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Don’t fall for these two common stereotypes about elderly healthcare consumers ‍

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In many science fiction stories—in books, on the big screen and at least once in an episode of Star Trek—societies consider the elderly disposable. While these dystopian scenarios remain fictional, ageism is all too real—and it even happens in healthcare settings.

Over a span of four years, more than 6,000 Americans age 50 and older participated in a Health and Retirement Study, and researchers found that 20 percent had experienced ageism in their healthcare interactions. But ageism isn’t only insulting to older adults. The study, published in the Journal of General Internal Medicine, concluded that ageism can lead to a negative health impact.

Are you guilty of stereotyping elderly healthcare consumers?  Psychographic segmentation can help you avoid such pitfalls with elderly patients and give them better care.  

 

Developing an Effective—Not Ageist—Approach to Senior Care

Healthcare providers aren’t the only ones who fall prey to ageist stereotypes. Many people who would be shocked by overtly racist or sexist stereotypes find ageist stereotypes laughable. Over-the-hill birthday cards, jokes about grumpy old men and forgetful old women, ads that make light of their prowess with technology—elderly healthcare consumers are exposed to an on-going barrage of ageism.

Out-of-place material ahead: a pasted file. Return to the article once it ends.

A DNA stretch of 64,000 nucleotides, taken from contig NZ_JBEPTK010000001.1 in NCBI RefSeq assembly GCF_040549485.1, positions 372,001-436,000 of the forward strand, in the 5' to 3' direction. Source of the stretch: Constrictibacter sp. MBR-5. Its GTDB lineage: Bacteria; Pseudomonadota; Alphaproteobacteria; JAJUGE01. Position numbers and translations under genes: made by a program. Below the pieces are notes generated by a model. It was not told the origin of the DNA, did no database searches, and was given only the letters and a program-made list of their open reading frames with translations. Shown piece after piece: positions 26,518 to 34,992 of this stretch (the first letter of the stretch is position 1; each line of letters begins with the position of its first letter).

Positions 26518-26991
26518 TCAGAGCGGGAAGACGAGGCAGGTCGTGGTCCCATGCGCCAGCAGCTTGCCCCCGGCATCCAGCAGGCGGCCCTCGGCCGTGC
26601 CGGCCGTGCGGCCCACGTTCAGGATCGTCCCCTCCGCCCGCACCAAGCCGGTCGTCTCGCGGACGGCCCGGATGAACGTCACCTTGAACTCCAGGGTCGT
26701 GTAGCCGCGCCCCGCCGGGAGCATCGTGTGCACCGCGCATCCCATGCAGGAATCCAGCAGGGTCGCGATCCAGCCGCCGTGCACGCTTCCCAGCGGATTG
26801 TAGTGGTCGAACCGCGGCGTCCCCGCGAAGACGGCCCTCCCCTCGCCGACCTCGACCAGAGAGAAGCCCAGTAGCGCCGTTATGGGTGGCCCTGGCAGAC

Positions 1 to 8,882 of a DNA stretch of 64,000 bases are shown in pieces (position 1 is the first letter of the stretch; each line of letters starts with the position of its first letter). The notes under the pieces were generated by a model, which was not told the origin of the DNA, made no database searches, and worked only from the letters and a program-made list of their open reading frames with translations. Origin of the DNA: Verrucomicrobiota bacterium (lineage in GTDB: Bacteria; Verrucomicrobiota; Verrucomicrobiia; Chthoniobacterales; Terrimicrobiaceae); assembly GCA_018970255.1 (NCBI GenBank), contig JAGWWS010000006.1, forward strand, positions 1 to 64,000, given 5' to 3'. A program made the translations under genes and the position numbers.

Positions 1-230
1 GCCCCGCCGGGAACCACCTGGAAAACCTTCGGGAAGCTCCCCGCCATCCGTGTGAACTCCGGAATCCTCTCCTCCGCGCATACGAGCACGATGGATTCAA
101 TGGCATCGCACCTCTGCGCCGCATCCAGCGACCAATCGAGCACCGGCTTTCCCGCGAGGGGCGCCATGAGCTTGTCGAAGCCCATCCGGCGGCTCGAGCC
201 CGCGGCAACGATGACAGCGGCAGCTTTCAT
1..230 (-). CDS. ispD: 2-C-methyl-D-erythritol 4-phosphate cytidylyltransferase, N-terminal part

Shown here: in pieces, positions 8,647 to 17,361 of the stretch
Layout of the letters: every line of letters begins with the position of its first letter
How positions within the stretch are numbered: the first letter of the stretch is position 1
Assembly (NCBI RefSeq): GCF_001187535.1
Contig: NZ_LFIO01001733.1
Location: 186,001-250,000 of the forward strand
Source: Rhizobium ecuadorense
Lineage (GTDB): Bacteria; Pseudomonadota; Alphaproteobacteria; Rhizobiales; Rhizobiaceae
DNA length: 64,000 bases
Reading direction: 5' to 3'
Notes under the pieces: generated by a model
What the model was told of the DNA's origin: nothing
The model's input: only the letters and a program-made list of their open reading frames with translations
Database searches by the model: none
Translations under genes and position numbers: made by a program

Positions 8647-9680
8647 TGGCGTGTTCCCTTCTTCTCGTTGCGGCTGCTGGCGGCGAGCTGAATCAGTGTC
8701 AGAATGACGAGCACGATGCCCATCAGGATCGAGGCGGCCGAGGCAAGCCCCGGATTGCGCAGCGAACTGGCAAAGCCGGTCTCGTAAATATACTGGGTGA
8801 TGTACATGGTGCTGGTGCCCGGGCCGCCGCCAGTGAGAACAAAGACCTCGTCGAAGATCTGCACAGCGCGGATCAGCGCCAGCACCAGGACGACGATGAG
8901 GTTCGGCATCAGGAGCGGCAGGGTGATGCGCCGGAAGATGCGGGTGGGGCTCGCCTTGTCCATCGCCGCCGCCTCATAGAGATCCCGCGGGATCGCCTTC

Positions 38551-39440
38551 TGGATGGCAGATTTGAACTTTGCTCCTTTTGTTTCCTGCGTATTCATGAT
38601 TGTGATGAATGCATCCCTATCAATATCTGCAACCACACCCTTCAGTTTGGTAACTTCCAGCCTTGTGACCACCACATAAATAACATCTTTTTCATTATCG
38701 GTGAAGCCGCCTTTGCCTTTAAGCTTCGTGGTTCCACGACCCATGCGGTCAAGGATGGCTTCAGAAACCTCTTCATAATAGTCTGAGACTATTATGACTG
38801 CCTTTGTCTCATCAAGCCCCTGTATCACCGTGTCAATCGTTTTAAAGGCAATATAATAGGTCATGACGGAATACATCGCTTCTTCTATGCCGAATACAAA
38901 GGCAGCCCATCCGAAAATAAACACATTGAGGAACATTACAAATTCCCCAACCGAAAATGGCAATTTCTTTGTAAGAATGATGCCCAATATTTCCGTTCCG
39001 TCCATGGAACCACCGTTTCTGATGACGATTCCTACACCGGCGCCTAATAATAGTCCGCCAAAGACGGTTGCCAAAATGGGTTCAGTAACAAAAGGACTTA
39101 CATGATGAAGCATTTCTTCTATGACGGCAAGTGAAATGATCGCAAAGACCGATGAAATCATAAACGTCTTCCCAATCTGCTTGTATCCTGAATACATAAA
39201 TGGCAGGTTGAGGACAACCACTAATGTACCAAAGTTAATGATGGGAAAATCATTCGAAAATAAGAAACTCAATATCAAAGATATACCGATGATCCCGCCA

Numerous psychological studies suggest the elderly internalize those stereotypes to their own detriment. “Ageism has real mental and physical health consequences, including a decreased will to live, less desire to live a healthy lifestyle, an impaired recovery from illness, increased stress and a shortened life span,” notes a Covering Health blog.  

By avoiding stereotypes of the elderly, healthcare providers can also help their senior patients distance themselves from the stereotypes as well. Let’s look at the most common misconceptions about elderly healthcare consumers.

1. Older Adults Avoid the Latest Technology

As we indicated in a previous post, elderly healthcare consumers are embracing technology more than ever. In the Covering Health blog, California State University psychology professor Todd Nelson, Ph.D., suggests that healthcare care providers may avoid recommending technology-based tools for health management due to the mistaken belief that older patients will be resistant to them.